NFL rules ban its players from using marijuana. But one player is calling on the league to reconsider that policy -- and his motivations aren't recreational.
According to Eugene Monroe, the NFL creates a need for marijuana use among many of its players. "Your job automatically gives you the symptom of chronic pain," the Ravens offensive tackle tells CNN. "You're hitting each other as hard as possible every single day in practice. Your body is in pain a lot of [the] time."
Other chronic pain medications, such as opioids, present serious risks, including possible addiction. By contrast, marijuana doesn't. In that regard, it could be a safer alternative to pain medications that are currently allowed by the league.
Recent research has advocated for greater use of marijuana as a medicinal substance, particularly for chronic pain. But during a press conference prior to the Super Bowl, NFL commissioner Roger Goodell gave no indication that the league was reconsidering its stance.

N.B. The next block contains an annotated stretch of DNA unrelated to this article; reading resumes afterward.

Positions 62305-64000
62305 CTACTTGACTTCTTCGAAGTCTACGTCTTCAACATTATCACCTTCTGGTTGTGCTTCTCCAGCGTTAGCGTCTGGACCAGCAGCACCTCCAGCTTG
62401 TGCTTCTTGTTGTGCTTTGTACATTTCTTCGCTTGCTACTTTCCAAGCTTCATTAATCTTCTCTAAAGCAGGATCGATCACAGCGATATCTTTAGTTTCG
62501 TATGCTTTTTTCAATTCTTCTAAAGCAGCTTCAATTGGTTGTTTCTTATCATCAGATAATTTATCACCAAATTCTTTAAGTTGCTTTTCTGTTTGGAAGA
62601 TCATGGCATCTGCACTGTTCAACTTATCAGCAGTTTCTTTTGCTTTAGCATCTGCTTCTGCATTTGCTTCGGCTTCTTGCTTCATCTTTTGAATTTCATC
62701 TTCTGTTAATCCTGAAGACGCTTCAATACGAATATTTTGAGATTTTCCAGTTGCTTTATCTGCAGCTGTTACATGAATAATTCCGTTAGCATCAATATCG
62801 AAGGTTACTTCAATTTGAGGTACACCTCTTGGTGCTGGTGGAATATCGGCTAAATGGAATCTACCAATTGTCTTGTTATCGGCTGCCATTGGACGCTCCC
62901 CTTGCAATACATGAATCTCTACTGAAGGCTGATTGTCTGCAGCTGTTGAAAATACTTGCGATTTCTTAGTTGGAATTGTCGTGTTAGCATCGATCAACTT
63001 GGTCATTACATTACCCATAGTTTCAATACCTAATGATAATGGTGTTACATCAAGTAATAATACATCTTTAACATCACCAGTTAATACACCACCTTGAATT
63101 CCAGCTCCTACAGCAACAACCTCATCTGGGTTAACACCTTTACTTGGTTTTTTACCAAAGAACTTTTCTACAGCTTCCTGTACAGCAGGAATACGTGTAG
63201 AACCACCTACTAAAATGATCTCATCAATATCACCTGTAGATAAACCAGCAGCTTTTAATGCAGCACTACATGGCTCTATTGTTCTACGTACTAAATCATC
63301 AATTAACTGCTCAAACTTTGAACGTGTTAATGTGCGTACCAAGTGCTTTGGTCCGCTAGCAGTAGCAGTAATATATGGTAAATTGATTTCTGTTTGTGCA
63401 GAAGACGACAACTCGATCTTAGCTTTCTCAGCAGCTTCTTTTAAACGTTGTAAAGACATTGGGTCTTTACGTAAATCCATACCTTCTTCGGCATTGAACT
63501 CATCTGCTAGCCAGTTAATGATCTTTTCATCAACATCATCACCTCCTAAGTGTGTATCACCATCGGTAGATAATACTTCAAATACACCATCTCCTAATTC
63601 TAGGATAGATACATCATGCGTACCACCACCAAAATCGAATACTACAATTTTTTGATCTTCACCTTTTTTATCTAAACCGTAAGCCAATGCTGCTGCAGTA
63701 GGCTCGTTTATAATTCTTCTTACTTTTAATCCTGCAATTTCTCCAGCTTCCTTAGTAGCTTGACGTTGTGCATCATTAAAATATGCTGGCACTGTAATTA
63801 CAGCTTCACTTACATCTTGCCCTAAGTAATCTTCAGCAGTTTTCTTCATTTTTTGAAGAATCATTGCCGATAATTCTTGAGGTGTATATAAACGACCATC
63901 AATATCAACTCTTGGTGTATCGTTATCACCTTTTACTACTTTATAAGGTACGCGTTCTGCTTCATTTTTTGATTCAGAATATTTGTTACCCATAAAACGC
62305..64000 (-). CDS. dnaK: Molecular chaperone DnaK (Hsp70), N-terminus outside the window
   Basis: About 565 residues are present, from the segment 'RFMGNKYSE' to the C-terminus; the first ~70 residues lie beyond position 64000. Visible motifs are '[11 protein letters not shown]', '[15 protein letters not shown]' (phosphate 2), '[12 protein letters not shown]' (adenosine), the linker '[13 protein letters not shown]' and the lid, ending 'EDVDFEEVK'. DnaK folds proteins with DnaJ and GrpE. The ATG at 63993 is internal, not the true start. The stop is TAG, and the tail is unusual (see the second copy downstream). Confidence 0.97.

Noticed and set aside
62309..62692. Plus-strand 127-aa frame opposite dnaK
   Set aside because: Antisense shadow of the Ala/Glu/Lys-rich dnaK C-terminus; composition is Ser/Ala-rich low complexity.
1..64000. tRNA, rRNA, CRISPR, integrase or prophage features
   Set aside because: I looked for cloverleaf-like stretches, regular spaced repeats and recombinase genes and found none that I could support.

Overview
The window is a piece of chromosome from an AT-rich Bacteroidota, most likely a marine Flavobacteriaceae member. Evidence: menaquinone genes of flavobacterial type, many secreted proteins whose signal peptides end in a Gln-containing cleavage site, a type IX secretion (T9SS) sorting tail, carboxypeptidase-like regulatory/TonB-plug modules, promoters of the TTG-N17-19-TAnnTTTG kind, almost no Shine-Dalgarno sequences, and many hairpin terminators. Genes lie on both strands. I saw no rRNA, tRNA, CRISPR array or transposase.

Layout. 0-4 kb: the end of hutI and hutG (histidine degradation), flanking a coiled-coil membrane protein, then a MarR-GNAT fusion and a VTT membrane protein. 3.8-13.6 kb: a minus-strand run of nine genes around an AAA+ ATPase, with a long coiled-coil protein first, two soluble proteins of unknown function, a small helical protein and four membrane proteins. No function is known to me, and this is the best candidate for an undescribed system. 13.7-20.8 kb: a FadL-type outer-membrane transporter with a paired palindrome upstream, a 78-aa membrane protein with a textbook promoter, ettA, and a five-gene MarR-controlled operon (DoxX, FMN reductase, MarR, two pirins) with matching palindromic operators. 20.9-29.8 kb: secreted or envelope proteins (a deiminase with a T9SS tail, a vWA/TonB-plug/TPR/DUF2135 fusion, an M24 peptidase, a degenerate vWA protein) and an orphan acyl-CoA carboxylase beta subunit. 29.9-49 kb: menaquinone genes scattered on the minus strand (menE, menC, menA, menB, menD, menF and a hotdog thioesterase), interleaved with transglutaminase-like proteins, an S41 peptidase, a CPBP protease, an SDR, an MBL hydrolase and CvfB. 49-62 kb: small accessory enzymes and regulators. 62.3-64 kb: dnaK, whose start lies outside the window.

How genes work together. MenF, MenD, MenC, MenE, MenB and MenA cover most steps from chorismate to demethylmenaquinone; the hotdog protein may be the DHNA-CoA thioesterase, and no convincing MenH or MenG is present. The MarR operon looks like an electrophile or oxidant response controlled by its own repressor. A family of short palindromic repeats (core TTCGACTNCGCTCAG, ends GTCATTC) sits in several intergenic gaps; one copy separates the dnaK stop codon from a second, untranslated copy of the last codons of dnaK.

"I agree there has been changes, but not significant enough changes that our medical personnel have changed their view," Goodell said. "Until they do, then I don't expect that we will change our view."
Monroe also noted that the league could help push research forward that could lead to substance use reform, but the NFL has expressed no interest in doing so.
What's holding the NFL back? The body of research might have something to do with it. Another theory is that the NFL's resistance to marijuana is branding-related. Were the league to become the first American pro sports league to allow marijuana use among its players, it could affect the public image of the league.
And as we all know, nothing matters to the NFL more than its brand.